The construction industry needs reform – that much is clear. It’s time to recognise the factors we can’t control and tackle the ones we know we can
The spotlight on construction has been turned up in recent weeks, with the release of a parliamentary report on Carillion’s demise and new developments relating to the Grenfell Tower fire – the release of Dame Judith Hackitt’s review and the beginning of the public hearings in Sir Martin Moore-Bick’s inquiry into the disaster last year.
Commentary in the media reflects the conclusion that most of us had already arrived at: that the construction sector needs to change. Unfortunately, there have been exaggerated (even false) claims: the suggestion, for example, that tier-one contractors are passing all the risk down their supply chain and the claim that the sector is “broken” – if that’s true, how are we delivering so many high-quality projects?
But there are many truths in the criticisms. There are weaknesses in our sector’s business model, with a high degree of fragmentation that creates knock-on effects. We know we’ve got to improve productivity, and the route to that is clear: more offsite manufacturing; better integration of BIM; and closer collaboration between clients, consultants, designers, builders and users. With any luck, the government will publish its construction sector deal paper soon, and it will assist in accelerating this progress.
It’s tough for us to say that there’s no quick fix, but it’s a fair point for us to make, so long as we don’t just throw our hands up and say, ‘it’s impossible’
But many reasons for the industry’s dysfunctions are beyond our power to change. Client budgets (especially those in the public sector) are tight, accompanied by a sometimes irresistible desire to select the lowest-priced bidder. While most of us bid responsibly, it’s undeniable that some players are tendering impossibly low bids in an attempt to generate turnover, and this affects the market.
In this ultra-low-margin environment, there is a corresponding disincentive to invest in research, development and training. And building is a fundamentally cyclical industry: unless someone finds a way to iron out the ups and downs, we will continue to have disincentives to consolidate and retain large teams that have to be made redundant the next time the cycle dips.
A recent CITB report noted that the workforce is generally disinclined to relocate. This hinders employers’ abilities to get skills in the right place. And the specialised skills required for larger projects mean a fragmented supply chain simply makes economic sense – we put the right team together for the task at hand.
The true test of success is not whether we’ve hit turnover targets, but whether we’ve left the world in a better place than when we started
Understandably, this fragmentation is frustrating to politicians and public alike, who want clear accountability. They don’t want to hear explanations like “it’s complicated”. It’s tough for us in the construction sector to say that there’s no quick fix to these problems. But it’s a fair point for us to make, so long as we don’t just throw our hands up and say “it’s impossible”.
Yes, it’s complicated – but fix it we must.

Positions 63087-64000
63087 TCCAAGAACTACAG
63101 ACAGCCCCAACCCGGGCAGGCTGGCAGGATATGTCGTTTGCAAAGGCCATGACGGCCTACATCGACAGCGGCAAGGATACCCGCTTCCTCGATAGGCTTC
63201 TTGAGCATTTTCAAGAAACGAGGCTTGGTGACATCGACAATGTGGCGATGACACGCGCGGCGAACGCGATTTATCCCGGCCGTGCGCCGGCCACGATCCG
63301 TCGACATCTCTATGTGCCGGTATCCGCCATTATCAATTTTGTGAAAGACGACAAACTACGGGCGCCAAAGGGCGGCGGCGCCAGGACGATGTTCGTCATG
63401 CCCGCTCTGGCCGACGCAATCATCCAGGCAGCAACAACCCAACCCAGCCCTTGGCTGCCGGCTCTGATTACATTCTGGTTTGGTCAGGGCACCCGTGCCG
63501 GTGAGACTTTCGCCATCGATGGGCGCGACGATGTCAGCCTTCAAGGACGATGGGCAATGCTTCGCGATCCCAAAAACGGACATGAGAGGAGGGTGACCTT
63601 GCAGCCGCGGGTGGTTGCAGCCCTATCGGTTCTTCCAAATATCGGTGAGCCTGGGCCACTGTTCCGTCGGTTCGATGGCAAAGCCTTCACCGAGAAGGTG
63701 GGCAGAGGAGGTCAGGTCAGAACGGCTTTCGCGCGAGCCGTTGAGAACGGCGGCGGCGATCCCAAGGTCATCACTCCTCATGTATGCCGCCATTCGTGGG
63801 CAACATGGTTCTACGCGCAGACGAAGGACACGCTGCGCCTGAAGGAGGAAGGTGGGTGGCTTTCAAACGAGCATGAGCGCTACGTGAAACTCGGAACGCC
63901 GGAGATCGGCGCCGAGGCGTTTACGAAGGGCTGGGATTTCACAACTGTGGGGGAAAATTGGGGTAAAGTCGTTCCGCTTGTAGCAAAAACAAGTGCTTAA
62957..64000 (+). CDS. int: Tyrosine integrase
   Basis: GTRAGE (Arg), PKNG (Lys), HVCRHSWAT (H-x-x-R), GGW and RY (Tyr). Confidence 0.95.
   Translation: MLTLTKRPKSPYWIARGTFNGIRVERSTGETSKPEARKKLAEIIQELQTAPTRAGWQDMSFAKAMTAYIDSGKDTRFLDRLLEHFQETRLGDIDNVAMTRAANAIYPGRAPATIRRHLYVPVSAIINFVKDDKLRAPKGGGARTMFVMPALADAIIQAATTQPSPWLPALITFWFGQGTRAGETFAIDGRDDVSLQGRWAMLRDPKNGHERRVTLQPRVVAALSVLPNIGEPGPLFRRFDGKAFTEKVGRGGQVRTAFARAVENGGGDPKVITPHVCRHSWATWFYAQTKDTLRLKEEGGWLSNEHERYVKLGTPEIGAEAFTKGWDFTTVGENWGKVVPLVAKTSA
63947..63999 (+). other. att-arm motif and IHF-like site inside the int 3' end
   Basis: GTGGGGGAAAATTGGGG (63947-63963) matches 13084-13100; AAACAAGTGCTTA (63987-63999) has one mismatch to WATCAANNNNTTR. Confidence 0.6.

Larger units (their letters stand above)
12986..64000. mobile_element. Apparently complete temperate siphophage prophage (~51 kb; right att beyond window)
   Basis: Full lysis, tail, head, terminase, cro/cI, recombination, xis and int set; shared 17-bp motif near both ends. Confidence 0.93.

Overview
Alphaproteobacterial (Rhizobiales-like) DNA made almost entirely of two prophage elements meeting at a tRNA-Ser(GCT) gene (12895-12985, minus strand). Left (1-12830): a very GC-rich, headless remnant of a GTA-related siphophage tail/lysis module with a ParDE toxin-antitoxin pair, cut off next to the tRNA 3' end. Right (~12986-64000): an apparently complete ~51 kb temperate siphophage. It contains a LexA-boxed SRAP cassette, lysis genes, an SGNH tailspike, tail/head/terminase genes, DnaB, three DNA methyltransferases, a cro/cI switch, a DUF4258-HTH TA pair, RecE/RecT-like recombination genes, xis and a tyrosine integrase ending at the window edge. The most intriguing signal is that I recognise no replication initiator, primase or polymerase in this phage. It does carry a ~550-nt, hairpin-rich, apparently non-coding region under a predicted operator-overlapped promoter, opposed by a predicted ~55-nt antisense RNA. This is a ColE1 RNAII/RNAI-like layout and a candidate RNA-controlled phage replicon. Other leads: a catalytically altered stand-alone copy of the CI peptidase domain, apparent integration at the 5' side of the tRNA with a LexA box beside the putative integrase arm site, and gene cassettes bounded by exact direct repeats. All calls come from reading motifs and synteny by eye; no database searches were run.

What to do, then? We can’t change the external factors, but we can incrementally improve our performance and productivity in all the ways I mentioned earlier. We can play a constructive role in the follow-up to the Hackitt report, ensuring we are always guided by the principle that we do everything in our power to keep people safe. Surely that’s the real bottom line, not the financial one? The true test of whether our companies have succeeded is not whether we’ve hit turnover targets, but whether we’ve left the world in a better place than when we started – whether we’ve kept our people safe, and whether we’ve created a safe, healthy environment for people who use the buildings and infrastructure we’ve created.
We can also continue to highlight to clients the dangers of a lowest-price, short-term mentality. Here, Carillion’s demise serves as a high-profile example of how badly things can go wrong.
The need to think long-term is a fundamental aspect of good corporate governance, and I was pleased that secretary of state Greg Clark asked me in January to lead an effort to develop corporate governance principles for large private companies. Earlier this month we published our consultation paper, which will have a direct relevance to many companies in our sector.
Beginning in the 2019 reporting cycle, all private companies that have more than 2,000 employees, or a balance sheet of £2bn and annual turnover of £200m, will have to include a statement in their directors’ reports on corporate governance.
The Wates Corporate Governance Principles for Large Private Companies are intended to provide such companies with a framework to follow. They’re not intended to be a box-ticking exercise – they are intended to help private companies apply best practice and aspire to ever higher standards.
I’m under no illusion that they will stop failures like Carillion or catastrophes like the Grenfell Tower fire from happening again. But in time, if we raise the standards of governance across industry, it may put us all on stronger footing.
James Wates is chairman of the Wates Group, the BRE Trust and the CBI Construction Council